Washington D.C. transit officials voted Thursday to suspend all issue-oriented advertising on the city's rail and bus system after the agency was asked to consider an ad featuring an image of the Muslim prophet Muhammad.
The Washington Metropolitan Area Transit Authority's (WMATA) board of directors voted to suspend all issue ads until the end of this year while it examines its own policy. The agency did not say the move was made in response to a particular ad.
However, the head of the group behind the Muhammad ad, the American Freedom Defense Initiative's Pamela Geller, confirmed to the Associated Press Thursday that she had submitted the cartoon, which depicts Muhammad raising a sword and saying "you can't draw me," for consideration about two weeks ago.
Muslims generally believe any physical depiction of Muhammad is blasphemous. The cartoon, by artist Bosch Fawstin, was the winner of the group's Muhammad cartoon contest in Garland, Texas, earlier this month. Two would-be terrorists ambushed security officers outside the event and were killed by local police.
Geller said she submitted the cartoon with the caption "support free speech." She said her group is exploring its legal options and looking at other cities to potentially run the ads.
"Look, this is an end run around the First Amendment," she said in a telephone interview after the board's ruling. She called transit officials "cowards" for not being willing to run the ads and said "rewarding terror with submission is defeat."
This is not the first time an American Freedom Defense Initiative ad has sparked controversy. In 2012 the group took transit agencies in New York and Washington to court to force them to display a different provocative ad which read: "In any war between the civilized man and the savage, support the civilized man. Support Israel. Defeat Jihad."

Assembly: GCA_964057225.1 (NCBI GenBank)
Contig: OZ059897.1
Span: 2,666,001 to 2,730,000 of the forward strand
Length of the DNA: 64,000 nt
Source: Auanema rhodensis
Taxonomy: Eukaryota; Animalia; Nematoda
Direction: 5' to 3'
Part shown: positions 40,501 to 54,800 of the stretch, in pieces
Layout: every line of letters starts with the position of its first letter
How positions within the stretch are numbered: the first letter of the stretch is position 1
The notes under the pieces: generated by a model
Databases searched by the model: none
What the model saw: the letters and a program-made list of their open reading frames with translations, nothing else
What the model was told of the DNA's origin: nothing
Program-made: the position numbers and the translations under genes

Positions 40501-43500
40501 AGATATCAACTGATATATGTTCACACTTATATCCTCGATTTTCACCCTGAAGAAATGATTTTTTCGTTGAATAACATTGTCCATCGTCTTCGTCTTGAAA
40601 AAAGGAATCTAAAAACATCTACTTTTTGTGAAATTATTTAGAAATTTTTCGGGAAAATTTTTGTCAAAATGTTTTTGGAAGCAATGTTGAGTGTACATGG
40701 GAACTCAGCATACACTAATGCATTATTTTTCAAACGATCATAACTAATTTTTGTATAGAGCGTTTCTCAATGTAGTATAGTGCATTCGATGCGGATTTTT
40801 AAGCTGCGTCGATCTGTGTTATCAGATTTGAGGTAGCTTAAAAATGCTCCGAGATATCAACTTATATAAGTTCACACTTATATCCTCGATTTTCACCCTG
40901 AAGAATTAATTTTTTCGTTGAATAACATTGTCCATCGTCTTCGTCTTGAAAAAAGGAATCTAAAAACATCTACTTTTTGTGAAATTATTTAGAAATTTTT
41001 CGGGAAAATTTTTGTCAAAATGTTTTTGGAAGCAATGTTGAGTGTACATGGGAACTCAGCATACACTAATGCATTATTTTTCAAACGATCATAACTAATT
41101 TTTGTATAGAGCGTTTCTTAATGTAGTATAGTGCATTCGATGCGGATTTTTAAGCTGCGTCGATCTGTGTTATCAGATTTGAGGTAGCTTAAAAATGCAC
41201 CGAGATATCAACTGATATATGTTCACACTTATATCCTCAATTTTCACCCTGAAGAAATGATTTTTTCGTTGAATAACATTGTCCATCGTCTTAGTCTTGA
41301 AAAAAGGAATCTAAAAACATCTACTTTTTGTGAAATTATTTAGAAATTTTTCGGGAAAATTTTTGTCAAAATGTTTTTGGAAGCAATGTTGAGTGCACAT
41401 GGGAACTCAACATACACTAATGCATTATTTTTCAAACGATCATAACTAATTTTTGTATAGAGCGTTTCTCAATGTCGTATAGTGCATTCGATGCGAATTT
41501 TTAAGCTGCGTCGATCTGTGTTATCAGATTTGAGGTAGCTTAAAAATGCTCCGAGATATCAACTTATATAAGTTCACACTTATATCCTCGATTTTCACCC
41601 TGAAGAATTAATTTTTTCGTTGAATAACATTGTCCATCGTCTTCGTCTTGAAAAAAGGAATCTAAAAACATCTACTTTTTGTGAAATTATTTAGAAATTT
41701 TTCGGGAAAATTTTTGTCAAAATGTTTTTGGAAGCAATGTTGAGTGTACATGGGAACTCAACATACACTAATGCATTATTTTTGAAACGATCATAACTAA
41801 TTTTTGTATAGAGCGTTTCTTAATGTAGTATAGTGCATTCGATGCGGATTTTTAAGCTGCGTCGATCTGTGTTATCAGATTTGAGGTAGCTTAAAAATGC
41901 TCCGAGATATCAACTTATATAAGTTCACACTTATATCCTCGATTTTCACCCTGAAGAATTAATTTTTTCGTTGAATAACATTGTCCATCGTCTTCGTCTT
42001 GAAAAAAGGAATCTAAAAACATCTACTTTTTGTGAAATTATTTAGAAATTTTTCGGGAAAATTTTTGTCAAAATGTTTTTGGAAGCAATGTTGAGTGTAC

WMATA said in a statement Thursday that officials will be reviewing the agency's ad policy.
"In the coming months, Metro will fully consider the impact that issue-related advertisements have on the community by gathering input from riders, local community groups and advocates. Metro will also carefully examine the legal concerns related to displaying, or discontinuing the display of, issue-related advertisements. Following this internal review and outreach period, the Board of Directors will make a decision about how to move forward with its advertising policy," the agency said in a statement.
Issue ads bring in approximately $2 million dollars annually, so suspending those kinds of ads for the remainder of the year could cost the agency approximately $1 million, spokesman Dan Stessel said. Advertising throughout the bus and train system, including both issue ads and commercial advertisements, brings in approximately $11 million, Stessel said.
The Associated Press contributed to this report.